The Phoenix Files #5: Arabella Doreen Figg
By Christopher Stephen
Squib alert! That’s right, everyone, we’re discussing everyones favorite Squib (well, I hope no one likes Filch more than Figg, but I suppose it’s possible): Arabella Figg!! Now, before everyone gets all upset, there’s not a ton of information on “Figgy,” so I’ll be criticized for either over- or under-analyzing her character. Please give me some wiggle room on this one; in case you didn’t see it, my computer was hijacked the other day and required days of intensive work that took away some of my writing time. Dont you worry, I have a heck of a good File for you next time!
First of all, I’d like to start off by thanking all the people who have e-mailed me and posted on the CoS Forums in the TPF threads—your comments are greatly appreciated and encouraged. One user even called TPF a “living” column, which is exactly what I was shooting for. In my view, this kind of interaction is absolutely necessary between author and audience in any format and especially in a cyber one. This applies even more directly because the HP series itself is still a “living” series because it is not yet finished. We can still debate, guess, and speculate about the futures of the characters, unlike fans of The Lord of the Rings or The Chronicles of Narnia.
Secondly, I’d like to announce that there have been or are going to be substantial updates to the first four Files based on reader comments and my own additional research. Please take the time to read them as they are posted by me on the individual Phoenix Files threads. They will eventually be added to the Files themselves, but that may take some time.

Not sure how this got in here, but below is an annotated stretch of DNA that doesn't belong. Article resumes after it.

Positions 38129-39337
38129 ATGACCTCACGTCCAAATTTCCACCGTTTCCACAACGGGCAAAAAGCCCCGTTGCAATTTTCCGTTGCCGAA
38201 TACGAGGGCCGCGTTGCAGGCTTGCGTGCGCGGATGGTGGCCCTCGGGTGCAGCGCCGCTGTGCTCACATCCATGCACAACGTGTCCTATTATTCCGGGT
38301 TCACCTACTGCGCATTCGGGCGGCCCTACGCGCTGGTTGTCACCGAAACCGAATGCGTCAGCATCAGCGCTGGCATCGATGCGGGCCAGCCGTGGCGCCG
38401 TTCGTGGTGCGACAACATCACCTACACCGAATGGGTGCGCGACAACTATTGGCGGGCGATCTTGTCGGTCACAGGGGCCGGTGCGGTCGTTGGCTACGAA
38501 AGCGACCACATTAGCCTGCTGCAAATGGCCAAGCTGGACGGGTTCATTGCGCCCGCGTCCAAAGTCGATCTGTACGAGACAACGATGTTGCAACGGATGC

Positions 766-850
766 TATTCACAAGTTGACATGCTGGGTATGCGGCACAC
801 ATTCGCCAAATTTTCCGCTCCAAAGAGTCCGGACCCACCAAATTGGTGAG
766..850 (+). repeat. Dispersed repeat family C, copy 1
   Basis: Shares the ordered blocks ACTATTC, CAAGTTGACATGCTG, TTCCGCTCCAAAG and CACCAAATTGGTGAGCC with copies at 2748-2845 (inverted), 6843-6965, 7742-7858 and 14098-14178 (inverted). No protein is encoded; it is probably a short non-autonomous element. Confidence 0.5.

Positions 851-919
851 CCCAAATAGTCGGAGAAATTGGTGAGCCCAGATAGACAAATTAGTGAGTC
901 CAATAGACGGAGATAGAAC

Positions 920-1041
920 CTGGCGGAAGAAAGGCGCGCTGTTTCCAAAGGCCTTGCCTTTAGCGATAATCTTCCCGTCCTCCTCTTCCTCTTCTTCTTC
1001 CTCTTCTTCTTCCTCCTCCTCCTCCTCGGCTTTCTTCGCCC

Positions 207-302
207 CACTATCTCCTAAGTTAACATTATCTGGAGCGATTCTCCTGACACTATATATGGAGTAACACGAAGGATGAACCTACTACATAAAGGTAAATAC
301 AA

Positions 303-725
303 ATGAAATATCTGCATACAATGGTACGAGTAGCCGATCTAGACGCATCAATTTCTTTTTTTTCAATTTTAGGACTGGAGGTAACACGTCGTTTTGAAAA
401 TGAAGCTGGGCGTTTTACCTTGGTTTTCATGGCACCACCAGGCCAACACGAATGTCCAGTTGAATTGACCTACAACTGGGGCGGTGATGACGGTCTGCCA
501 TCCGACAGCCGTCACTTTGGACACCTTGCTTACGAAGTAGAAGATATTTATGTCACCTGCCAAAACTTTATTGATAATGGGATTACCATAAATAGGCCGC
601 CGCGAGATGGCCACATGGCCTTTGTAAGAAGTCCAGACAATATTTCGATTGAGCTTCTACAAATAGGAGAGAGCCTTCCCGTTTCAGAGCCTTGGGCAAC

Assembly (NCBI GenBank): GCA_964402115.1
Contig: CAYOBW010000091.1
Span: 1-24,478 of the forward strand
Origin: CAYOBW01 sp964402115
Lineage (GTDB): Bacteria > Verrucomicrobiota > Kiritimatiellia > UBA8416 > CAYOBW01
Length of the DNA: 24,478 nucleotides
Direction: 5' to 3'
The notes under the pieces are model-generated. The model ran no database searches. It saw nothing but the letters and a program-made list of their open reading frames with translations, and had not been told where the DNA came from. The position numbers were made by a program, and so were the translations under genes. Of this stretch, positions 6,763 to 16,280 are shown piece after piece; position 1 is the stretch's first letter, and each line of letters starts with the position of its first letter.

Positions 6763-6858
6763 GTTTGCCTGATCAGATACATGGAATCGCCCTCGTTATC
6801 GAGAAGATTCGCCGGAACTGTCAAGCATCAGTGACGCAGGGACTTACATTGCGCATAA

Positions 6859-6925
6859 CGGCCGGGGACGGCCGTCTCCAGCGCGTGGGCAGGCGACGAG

OK, Mrs. Arabella Doreen Figg. Mrs. Figg is one of the very first characters mentioned in Sorcerer’s Stone (p.22 of American paperback edition). From Harrys perspective, she is a “mad old lady,” and it says he “hated it there.” Now why would he hate Mrs. Figg’s as much as or possibly even more than the Dursley’s? As Mrs. Figg herself reveals, she needs to make sure Harry is miserable while visiting so the Dursley’s will continue to send him back. This is certainly true. We all know how she makes him look at all the pictures of all the cats she’s ever owned, and we all know about that odd cabbage odor. The cabbage odor is present once or twice more in the series—once, Harry detects the scent while visiting Diagon Alley. I find it quite possible there is a connection between Mrs. Figg and this Diagon Alley shop; is it possible Mrs. Figg uses some ingredients from this shop in her Squib work (breeding Kneazles, for example), or could she possibly be attempting to do magic?
As we all know, however, Mrs. Figg’s real debut comes in Book Five. We had learned a little bit about “Squib-hood” from Filch in Book Two, but not nearly as much as we learn in Book Five from Arabella. Firstly, we know she is part of the “old crowd” mentioned by Dumbledore at the end of Book Four. This means (to me) that she was a member of the original Order. One very interesting thing to note, however, is that we do not see her in the picture Moody shows us in Book Five. Perhaps that picture was taken at the original Headquarters of the Order. We never saw Arabella at Sirius’s home, so she probably wouldn’t have been at the old HQ, either. Still, her absence brings up quite a few questions. Seriously, does anyone else find her absence interesting or mysterious?
Okay, so Incident One with Figg: the dementors. We finally get a good description of Mrs. Figg. She has grizzled gray hair and wears (surprise!) tartan carpet slippers. A few people have mentioned to me (too many to credit) that this could link her with McGonagall, who wears tartan clothing items as well (and is the only other character in the series seen to be wearing the plaid). I agree this could be a link, possibly familial, but we will just have to wait for Book Six to find out for sure.